State response to our analysis

Arizona recognized the factual accuracy of this analysis. The state added that as of the 2012-2013 school year, local educational agencies (LEAs) will need to map evaluation performance to four levels—highly effective, effective, partially effective and ineffective—for reporting purposes. 

Research rationale

Reports strongly suggest that most current teacher evaluations are largely a meaningless process, failing to identify the strongest and weakest teachers. The New Teacher Project's report, "Teacher Hiring, Assignment and Transfer in Chicago Public Schools (CPS)" (July2007) at: http://www.tntp.org/files/TNTPAnalysis-Chicago.pdf, found that the CPS teacher performance evaluation system at that time did not distinguish strong performers and was ineffective at identifying poor performers and dismissing them from Chicago schools. See also Brian Jacobs and Lars Lefgren, "When Principals Rate Teachers," Education Next (Spring 2006). Similar findings were reported for a larger sample in The New Teacher Project's The Widget Effect (2009) at: http://widgeteffect.org/.  See also MET Project (2010). Learning about teaching: Initial findings from the measures of effective teaching project. Seattle, WA: Bill & Melinda Gates Foundation.

A Pacific Research Institute study found that in California, between 1990 and 1999, only 227 teacher dismissal cases reached the final phase of termination hearings. The authors write: "If all these cases occurred in one year, it would represent one-tenth of 1 percent of tenured teachers in the state. Yet, this number was spread out over an entire decade." In Los Angeles alone, over the same time period, only one teacher went through the dismissal process from start to finish. See Pamela A. Riley, et al., "Contract for Failure," Pacific Research Institute (2002).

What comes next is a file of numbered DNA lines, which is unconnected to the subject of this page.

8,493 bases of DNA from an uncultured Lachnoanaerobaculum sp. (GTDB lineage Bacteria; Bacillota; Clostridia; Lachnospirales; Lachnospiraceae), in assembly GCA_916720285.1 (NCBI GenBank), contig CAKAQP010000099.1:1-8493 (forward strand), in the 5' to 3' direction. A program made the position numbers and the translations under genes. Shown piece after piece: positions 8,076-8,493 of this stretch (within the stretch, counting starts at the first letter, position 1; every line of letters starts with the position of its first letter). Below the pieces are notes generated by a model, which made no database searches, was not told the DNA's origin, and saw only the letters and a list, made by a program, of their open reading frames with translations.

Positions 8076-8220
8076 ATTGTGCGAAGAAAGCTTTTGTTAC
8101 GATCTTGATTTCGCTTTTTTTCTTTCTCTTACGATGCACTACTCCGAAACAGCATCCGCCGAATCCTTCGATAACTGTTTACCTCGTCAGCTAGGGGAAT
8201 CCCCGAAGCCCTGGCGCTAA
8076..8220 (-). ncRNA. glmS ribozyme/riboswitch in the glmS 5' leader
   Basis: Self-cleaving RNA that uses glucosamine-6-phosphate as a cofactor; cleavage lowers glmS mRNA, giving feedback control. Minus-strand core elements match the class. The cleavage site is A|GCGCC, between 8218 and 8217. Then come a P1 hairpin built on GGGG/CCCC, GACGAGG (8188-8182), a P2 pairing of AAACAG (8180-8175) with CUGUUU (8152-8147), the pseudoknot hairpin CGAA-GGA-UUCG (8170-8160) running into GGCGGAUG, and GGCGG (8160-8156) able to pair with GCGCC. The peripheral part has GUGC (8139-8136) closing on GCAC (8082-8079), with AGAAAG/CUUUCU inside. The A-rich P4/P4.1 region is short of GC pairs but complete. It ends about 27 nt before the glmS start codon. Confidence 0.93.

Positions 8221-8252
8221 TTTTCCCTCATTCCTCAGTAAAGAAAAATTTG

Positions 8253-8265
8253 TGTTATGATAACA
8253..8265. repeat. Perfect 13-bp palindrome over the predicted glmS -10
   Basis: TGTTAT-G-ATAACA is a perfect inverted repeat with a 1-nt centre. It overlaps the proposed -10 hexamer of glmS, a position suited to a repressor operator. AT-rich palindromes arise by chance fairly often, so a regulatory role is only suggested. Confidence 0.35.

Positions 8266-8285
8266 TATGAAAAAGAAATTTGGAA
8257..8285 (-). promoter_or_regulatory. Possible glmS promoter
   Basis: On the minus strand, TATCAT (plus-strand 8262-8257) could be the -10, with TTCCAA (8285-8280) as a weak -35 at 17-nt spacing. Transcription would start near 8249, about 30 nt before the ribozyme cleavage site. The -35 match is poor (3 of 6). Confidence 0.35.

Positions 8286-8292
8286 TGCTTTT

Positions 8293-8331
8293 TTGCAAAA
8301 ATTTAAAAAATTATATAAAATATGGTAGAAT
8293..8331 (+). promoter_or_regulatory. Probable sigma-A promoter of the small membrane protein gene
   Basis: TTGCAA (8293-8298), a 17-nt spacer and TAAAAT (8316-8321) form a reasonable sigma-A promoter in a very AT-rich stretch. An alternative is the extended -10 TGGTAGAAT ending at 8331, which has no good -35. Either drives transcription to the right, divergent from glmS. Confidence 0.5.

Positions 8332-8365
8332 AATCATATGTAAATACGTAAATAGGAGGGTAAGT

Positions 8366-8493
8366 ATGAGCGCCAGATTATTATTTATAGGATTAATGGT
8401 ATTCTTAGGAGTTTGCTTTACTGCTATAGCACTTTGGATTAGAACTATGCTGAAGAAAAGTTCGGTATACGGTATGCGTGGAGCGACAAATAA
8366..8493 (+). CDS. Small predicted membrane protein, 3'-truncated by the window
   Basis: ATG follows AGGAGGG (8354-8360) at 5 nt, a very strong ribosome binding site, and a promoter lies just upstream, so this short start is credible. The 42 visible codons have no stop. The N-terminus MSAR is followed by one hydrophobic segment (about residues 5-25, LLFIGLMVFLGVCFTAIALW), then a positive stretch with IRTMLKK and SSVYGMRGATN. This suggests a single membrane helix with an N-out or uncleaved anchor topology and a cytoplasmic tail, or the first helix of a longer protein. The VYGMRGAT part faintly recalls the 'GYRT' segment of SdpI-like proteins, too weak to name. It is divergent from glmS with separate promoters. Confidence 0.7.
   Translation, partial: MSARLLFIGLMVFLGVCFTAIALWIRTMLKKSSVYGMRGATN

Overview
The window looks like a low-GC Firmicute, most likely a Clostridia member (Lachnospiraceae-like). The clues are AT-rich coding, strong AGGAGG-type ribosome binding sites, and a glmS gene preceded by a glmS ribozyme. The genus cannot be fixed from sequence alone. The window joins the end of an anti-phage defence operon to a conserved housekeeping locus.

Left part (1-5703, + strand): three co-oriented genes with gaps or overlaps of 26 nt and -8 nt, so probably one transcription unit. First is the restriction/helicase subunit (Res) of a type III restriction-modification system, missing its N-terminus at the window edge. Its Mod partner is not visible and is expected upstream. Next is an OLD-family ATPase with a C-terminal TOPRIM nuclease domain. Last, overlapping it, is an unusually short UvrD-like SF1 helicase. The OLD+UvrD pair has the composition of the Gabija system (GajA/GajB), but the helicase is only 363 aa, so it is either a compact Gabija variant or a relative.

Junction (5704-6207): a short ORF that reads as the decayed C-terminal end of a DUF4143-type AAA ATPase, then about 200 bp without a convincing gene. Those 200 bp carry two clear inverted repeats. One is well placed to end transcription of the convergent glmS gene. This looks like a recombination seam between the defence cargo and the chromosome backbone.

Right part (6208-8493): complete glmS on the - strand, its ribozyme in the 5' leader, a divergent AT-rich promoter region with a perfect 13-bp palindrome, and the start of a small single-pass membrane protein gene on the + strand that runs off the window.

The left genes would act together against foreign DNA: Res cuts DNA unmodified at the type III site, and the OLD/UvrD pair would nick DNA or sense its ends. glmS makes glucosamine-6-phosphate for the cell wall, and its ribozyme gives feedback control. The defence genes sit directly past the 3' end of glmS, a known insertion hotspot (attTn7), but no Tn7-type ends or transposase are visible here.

That the vast majority of districts have no teachers deserving of an unsatisfactory rating does not seem to correlate with our knowledge of most professions that routinely have individuals in them who are not well suited to the job. Nor do these teacher ratings seem to correlate with school performance, suggesting teacher evaluations are not a meaningful measure of teacher effectiveness. For more information on the reliability of many evaluation systems, particularly the binary systems used by the vast majority of school districts, see S. Loeb et al, "Evaluating Teachers: The Important Role of Value-Added." The Brookings Brown Center Task Group on Teacher Quality (2010). 

There is growing evidence suggesting that standards-based teacher evaluations that include multiple measures of teacher effectiveness—both objective and subjective measures—correlate with teacher improvement and student achievement. For example see T. Kane et al, "Evaluating Teacher Effectiveness." Education Next Vol 11 No. 3 (2011); E. Taylor and J. Tyler, "The Effect of Evaluation on Performance: Evidence from Longitudinal Student Achievement Data of Mid-Career Teachers." National Bureau of Economic Research (2011); as well as Herbert G. Heneman III, et al., "CPRE Policy Brief: Standards-based Teacher Evaluation as a Foundation for Knowledge- and Skill-based Pay," Consortium for Policy Research, 2006.